The biggest strength of Wikipedia is also its biggest weakness: What one person writes, another can change or delete. This issue is writ large when it comes to religion topics, as noted in a recent feature article at Religion News Service.
"Religious topics are one of the top 100 most frequently vandalized on Wikipedia," says the article, which keeps up a brisk pace despite the 1,200+ words. It explains not only the why of religious edits, but the difficulties of how to keep things straight -- and, in a field as subjective as belief, what it means to try to keep things straight.
The story starts with Mormons, surely one of the more scrutinized faiths, especially since Mitt Romney's presidential bid in 2012. In three years, Anthony Willey, a Mormon and a Wikipedia administrator, has done more than 8,000 changes, mostly on his own faith.
The problem confronting many Wikipedia editors is that religion elicits passion — and often, more than a little vitriol as believers and critics spar over facts, sources and context. For “Wikipedians” like Willey, trying to put a lid on the online hate speech that can be endemic to Wikipedia entries is a key part of their job.
Willey, who says he doesn't work "as an agent of my religion," also edits pages on other religions, like Islam and Christianity and on the Baha'i Faith. And he faces a lot of challenges. People blasting other religions. People boosting their religions. People spouting opinions or hate speech. People using unreliable sources.
A handy li'l diagram from RNS shows who and what, religiously, gets the most touch-up on Wikipedia. It may not surprise to see Christianity among the most edited.
That includes Jesus at the top, with 26,580 revisions; the Catholic Church, with another 23,884; Christianity in general, with 17,273; and Pope John Paul II, with 15,232. Oh, and depending on your preferences, you may wish to add Jehovah's Witnesses, coming in at 18,902.
Other high scorers among the top eight in religion include Muhammad (18,184), Islam (18,132) and Scientology (14,654). Why eight, though, rather than 5 or 10 or 20? That's one of the few things not explained here.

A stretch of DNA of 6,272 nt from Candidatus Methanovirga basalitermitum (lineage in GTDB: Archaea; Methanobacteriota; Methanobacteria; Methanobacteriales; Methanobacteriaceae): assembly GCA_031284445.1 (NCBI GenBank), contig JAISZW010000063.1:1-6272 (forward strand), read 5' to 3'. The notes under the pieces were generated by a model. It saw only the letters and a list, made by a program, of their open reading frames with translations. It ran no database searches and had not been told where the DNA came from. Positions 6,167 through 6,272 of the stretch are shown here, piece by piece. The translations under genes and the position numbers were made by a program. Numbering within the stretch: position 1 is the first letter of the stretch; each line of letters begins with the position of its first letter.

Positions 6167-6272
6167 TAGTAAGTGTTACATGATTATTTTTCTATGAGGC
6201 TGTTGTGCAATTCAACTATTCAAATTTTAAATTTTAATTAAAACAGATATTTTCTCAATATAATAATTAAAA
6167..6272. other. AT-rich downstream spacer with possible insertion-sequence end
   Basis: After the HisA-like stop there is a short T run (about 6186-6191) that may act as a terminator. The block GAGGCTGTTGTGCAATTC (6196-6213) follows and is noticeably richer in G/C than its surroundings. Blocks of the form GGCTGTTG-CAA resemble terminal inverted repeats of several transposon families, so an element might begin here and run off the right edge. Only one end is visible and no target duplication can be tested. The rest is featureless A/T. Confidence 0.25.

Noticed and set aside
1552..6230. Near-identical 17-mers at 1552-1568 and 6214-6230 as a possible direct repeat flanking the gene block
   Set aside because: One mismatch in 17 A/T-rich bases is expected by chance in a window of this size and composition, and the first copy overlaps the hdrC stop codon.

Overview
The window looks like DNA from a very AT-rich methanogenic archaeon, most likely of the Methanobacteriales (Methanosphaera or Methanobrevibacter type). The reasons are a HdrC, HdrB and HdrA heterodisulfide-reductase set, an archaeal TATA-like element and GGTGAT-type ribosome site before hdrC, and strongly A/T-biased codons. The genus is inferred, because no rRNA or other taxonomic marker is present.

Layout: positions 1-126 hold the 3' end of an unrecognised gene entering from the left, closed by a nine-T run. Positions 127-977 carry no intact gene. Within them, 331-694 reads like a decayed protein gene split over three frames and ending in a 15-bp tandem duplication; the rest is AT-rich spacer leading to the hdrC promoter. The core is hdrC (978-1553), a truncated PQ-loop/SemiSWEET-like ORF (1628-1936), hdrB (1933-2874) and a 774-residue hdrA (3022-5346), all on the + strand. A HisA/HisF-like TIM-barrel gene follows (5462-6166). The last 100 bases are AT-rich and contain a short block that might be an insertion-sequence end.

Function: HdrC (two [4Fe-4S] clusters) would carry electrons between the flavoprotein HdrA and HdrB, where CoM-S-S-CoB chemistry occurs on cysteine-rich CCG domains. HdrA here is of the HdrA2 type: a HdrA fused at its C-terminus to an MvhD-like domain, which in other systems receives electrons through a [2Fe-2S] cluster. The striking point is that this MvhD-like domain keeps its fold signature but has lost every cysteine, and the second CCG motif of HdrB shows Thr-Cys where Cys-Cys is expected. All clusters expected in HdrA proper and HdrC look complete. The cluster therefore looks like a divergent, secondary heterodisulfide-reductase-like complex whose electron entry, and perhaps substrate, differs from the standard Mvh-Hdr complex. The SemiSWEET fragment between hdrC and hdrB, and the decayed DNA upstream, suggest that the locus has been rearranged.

There are concrete reasons for the need for fairness on Wikipedia to religion, and between religions, RNS reports. A big one is the religious diversity; another is the lack of gender balance:
Among the Wikipedians, a large percentage self-identify as atheists, followed by Christians, Muslims, Pastafarians (devotees of the farcical religion of the Flying Spaghetti Monster) and Jews.
Most of the edits to Wikipedia articles, especially ones on religion, are made by men, according to a 2011 study by the University of Minnesota. Women accounted for just 7 percent of the edits on religion articles.
(If there's a lack of a female viewpoint on Wikipedia, though, they're certainly trying to compensate for it. Looking up Wicca, the religion of choice of thousands of women, shows a sizable main article on it. Wikipedia also explains modern paganism and feminist theology in general.)
The RNS report also quotes John Carter, a Catholic who helps out part-time on "more controversial pages," like those on Scientology, Martin Luther and "new religious movements." An interesting fact: It's harder to get reliable facts on smaller religious groups, like North American traditions.
Carter and Willey, unfortunately, are the only Wikipedians quoted in this otherwise deep and refined article. What of Muslim. Jewish and evangelical contributors? I know that even a feature-length story can't quote everyone, but I'll bet they'd have a lot of war stories, with people adding insults or deleting favorable content.
I also wish the piece had added some content to describe the technical process that makes it so, so easy to change almost anything in Wikipedia. Just by clicking the "Edit" tab on the modern paganism article, I was able to insert a few words with no oversight whatsoever. Amazing. The only control was a warning that as an unregistered user, my IP address would be visible.
Don’t worry, BTW. I left the paganism page without saving the changes. Such restraint is rare in Wiki land.